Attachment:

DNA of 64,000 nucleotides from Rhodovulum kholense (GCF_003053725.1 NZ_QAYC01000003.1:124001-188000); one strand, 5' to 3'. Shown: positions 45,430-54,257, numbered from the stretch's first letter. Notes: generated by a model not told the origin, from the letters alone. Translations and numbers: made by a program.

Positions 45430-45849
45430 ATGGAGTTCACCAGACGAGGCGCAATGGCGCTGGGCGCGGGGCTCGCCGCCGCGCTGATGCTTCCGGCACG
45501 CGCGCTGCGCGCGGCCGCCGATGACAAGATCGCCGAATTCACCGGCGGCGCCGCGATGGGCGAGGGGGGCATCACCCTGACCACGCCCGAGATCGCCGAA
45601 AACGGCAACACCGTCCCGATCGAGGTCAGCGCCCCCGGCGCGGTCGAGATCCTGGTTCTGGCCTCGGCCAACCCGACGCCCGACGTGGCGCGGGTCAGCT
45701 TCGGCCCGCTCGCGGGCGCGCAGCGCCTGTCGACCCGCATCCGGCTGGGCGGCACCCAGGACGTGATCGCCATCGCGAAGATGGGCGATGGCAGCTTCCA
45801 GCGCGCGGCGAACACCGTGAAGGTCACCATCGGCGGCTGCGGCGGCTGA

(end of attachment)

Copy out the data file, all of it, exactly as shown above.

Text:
DNA of 64,000 nucleotides from Rhodovulum kholense (GCF_003053725.1 NZ_QAYC01000003.1:124001-188000); one strand, 5' to 3'. Shown: positions 45,430-54,257, numbered from the stretch's first letter. Notes: generated by a model not told the origin, from the letters alone. Translations and numbers: made by a program.

Positions 45430-45849
45430 ATGGAGTTCACCAGACGAGGCGCAATGGCGCTGGGCGCGGGGCTCGCCGCCGCGCTGATGCTTCCGGCACG
45501 CGCGCTGCGCGCGGCCGCCGATGACAAGATCGCCGAATTCACCGGCGGCGCCGCGATGGGCGAGGGGGGCATCACCCTGACCACGCCCGAGATCGCCGAA
45601 AACGGCAACACCGTCCCGATCGAGGTCAGCGCCCCCGGCGCGGTCGAGATCCTGGTTCTGGCCTCGGCCAACCCGACGCCCGACGTGGCGCGGGTCAGCT
45701 TCGGCCCGCTCGCGGGCGCGCAGCGCCTGTCGACCCGCATCCGGCTGGGCGGCACCCAGGACGTGATCGCCATCGCGAAGATGGGCGATGGCAGCTTCCA
45801 GCGCGCGGCGAACACCGTGAAGGTCACCATCGGCGGCTGCGGCGGCTGA